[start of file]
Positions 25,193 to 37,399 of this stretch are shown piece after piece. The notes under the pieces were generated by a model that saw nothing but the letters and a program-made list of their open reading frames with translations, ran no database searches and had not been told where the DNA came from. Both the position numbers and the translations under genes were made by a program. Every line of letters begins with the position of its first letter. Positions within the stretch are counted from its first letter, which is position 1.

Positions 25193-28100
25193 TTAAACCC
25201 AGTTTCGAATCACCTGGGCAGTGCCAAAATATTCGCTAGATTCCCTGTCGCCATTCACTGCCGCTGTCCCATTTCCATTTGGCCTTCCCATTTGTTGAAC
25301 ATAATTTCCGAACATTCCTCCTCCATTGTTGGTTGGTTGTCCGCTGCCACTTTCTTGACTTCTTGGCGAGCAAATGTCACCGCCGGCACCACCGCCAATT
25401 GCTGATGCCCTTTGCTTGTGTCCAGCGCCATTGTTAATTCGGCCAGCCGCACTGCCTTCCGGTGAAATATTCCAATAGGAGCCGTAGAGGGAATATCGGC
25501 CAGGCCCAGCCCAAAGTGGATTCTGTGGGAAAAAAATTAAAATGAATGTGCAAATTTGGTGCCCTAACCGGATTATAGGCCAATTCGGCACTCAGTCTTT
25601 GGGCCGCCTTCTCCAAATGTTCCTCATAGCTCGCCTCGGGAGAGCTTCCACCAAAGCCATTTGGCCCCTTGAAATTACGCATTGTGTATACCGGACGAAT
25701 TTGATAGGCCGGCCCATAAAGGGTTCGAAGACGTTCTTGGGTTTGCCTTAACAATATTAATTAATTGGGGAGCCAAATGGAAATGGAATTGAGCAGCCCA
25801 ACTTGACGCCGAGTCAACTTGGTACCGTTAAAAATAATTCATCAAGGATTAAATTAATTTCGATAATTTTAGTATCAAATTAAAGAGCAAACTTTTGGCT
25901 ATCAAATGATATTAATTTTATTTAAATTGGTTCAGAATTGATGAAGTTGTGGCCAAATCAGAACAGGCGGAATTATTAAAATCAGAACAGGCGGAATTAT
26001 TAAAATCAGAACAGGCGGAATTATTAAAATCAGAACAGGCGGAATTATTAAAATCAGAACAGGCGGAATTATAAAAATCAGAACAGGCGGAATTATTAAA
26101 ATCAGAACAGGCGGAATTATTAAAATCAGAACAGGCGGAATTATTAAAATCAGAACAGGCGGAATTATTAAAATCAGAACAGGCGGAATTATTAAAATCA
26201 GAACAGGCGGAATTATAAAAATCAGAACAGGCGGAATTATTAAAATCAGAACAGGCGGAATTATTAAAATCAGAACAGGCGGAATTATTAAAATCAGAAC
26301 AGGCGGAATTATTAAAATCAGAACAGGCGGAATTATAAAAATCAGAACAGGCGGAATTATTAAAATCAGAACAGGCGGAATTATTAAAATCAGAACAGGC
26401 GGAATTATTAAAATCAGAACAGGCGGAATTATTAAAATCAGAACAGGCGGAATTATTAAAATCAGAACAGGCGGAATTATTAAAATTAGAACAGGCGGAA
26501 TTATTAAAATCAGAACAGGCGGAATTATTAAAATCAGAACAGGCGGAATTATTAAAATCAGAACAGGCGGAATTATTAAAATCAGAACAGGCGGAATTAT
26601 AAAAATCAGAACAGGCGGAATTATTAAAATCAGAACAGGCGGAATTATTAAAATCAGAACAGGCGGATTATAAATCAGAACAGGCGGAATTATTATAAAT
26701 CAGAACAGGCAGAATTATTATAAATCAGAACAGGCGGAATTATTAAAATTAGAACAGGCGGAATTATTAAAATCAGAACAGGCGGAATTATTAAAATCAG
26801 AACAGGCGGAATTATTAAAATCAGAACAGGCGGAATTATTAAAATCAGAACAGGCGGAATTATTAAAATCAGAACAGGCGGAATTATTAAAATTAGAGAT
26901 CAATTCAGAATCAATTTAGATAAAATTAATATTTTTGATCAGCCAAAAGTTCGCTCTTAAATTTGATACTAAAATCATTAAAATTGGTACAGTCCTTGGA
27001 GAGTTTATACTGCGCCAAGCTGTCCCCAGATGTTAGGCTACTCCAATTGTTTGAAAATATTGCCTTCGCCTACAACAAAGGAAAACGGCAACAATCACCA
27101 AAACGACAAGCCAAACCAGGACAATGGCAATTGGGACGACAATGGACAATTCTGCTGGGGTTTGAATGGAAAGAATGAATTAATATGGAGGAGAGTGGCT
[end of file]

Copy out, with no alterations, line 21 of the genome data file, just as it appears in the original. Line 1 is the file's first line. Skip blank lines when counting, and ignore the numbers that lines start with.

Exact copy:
26901 CAATTCAGAATCAATTTAGATAAAATTAATATTTTTGATCAGCCAAAAGTTCGCTCTTAAATTTGATACTAAAATCATTAAAATTGGTACAGTCCTTGGA